My response to Ian Mortimer’s fantastic post (which you can find here), and my own musings on the subject.
Historians often look down on historical fiction. The same words, “your book reads like a novel”, is usually a compliment in the mouth of a reader and an insult in the mouth of a historian. Historians worship at the altar of facts, of truth, of evidence-based reporting. However, the more you study history the more you realise how elusive an ‘objective fact’ or truth actually becomes.
I studied history at university, and I remember becoming frustrated at the objectivity demanded of me. History is inherently exciting and passionate, full of love, battle, loss and betrayal. Why couldn’t I write ‘I’ in an essay? Why couldn’t I use adjectives? I instinctively wanted to bring my own subjectivities to the subjects- the exact opposite of what was demanded of me. Historians like to pretend that their writings are free from personal biases, but all writing is subjective. So why should historical fiction be valued any less?
When writing historical fiction, you realise there is a completely different set of questions you have to start asking, which is exactly what Mortimer highlights in his piece:
You suddenly realise the vast amount of detail required of you. Naturally, it is impossible to fill in all the gaps. Nobody could possibly know the exact thickness of rushes on the average Elizabethan London tavern floor, nor the exact names and mix of customers at any one time. Of course, novelists have to fill in the gaps with inventiveness, which is all part of making a story believable.
We cannot just look for evidence to base our narratives upon, or we would be focusing solely on the documented machinations of the upper classes, somewhere which both history and historical fiction have spent far too long dwelling. The further down on the social strata one slides, the less documentation there is. Should we therefore avoid placing ourselves in the shoes of those in a salubrious tavern on the South side of the Thames, 1587? As Mortimer states, all historical fiction is ‘unsatisfactory’, as we can ultimately never perfectly imagine the past. But it shouldn’t stop us from trying.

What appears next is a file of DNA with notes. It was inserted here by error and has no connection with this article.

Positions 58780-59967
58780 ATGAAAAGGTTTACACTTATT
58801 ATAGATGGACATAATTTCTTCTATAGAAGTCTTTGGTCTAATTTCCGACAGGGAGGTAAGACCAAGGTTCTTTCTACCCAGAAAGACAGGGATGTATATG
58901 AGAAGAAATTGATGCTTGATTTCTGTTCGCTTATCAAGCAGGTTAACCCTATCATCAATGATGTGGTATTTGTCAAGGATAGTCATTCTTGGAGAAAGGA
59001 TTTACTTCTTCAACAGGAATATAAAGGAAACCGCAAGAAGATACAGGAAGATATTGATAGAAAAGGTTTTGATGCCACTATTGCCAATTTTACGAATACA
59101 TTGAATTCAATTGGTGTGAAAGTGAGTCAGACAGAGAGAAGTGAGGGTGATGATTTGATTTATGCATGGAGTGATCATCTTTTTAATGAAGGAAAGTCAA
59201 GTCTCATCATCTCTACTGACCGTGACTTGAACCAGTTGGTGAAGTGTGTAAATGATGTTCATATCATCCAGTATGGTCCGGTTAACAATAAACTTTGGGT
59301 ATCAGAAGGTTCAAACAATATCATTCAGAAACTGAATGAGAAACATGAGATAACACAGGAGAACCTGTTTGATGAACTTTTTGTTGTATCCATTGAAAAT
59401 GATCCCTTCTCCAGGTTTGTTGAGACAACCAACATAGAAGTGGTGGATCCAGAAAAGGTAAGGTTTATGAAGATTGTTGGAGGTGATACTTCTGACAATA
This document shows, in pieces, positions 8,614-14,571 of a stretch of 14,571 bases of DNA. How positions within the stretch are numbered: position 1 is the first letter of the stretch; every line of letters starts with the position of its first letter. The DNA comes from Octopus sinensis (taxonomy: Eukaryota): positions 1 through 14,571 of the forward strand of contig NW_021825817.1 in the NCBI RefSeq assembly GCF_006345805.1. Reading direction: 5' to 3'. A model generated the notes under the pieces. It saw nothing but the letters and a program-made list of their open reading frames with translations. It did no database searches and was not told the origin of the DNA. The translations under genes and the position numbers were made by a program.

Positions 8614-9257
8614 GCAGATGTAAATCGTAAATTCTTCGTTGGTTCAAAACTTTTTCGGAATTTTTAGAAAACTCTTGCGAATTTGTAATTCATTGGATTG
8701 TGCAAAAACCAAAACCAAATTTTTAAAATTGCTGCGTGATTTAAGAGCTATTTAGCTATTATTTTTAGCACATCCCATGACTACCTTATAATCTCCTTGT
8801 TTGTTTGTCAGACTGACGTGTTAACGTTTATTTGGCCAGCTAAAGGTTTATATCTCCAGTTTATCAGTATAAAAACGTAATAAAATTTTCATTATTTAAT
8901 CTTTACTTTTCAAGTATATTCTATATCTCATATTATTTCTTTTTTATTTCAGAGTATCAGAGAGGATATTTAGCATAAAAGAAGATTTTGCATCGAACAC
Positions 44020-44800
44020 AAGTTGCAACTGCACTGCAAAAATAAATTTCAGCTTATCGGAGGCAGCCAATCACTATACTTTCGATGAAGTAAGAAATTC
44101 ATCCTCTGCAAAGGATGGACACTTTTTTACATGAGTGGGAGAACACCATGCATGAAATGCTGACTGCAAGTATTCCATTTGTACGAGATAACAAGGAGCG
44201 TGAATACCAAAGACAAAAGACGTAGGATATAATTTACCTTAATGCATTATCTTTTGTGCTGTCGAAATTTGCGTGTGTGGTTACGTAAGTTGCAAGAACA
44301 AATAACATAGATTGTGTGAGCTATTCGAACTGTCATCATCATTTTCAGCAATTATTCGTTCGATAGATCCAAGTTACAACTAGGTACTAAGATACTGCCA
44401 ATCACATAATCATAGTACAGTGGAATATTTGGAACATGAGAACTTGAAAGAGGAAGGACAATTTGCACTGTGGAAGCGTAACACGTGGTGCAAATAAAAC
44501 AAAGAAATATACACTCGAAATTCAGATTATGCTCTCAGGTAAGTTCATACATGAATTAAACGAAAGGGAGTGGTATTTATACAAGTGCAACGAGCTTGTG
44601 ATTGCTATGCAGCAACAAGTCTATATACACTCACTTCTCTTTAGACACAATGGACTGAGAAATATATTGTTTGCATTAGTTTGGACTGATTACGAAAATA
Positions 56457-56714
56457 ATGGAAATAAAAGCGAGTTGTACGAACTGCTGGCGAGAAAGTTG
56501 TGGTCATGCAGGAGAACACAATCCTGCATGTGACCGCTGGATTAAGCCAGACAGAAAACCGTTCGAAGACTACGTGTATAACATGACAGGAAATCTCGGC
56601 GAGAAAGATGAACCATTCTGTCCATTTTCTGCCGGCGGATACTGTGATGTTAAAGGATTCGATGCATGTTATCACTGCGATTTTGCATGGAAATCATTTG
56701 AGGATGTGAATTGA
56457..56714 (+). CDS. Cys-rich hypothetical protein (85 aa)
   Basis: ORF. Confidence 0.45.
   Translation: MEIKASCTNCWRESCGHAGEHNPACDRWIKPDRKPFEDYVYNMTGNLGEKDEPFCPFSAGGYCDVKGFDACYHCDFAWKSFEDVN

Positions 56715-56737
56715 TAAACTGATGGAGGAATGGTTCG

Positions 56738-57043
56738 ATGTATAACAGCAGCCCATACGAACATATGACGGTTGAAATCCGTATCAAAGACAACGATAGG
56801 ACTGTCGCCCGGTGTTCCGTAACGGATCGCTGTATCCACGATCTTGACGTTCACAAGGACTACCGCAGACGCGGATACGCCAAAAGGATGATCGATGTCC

Historians look at the evidence of what people did and said, what they wrote and left behind. But historical novelists have to look beyond that, they have to look at why people did and said what they did, they have to build up believable motives, and they have to imagine dialogues between characters that would never have been recorded. This often brings out ‘universal’ facets of human nature. We are all paradoxical and capricious beings, capable of love and betrayal in the same breath. Why did Henry VIII discard Anne of Cleves? Was it because she was ‘ugly’, as is still oft-repeated to this day, or did she wound his pride by failing to recognise him in costume? Would that have been enough for him to reject her? Was his masculinity really so terribly fragile? Or could it have been a mutual decision, was Anne just as disgusted by him? The historian wouldn’t have to answer these questions, as we know the marriage failed quickly. But the historical novelist would have to construct a chain of motive linking these events, of the whys and wherefores.
When writing historical fiction, it’s hard not to become overwhelmed by the sheer scale of the task.
How would they have lit a lamp? Would they have had oil lamps, beeswax candles, tallow? What would they have smelt like? How often would they have washed their undergarments? Would they say goodnight to their children and tucked them in, or was that a job for the maid? Would they have had a maid? If so, how many? How long would it have taken to light the fire and cook the breakfast? When would they have got up in the morning? What would they have eaten, and how did that change due to religious festivals and seasons? I would need all this information and more to even begin to describe the daily routine of an upper working-class family at any point in the past. As Mortimer states, there is a different sort of truth behind all the facts and dates.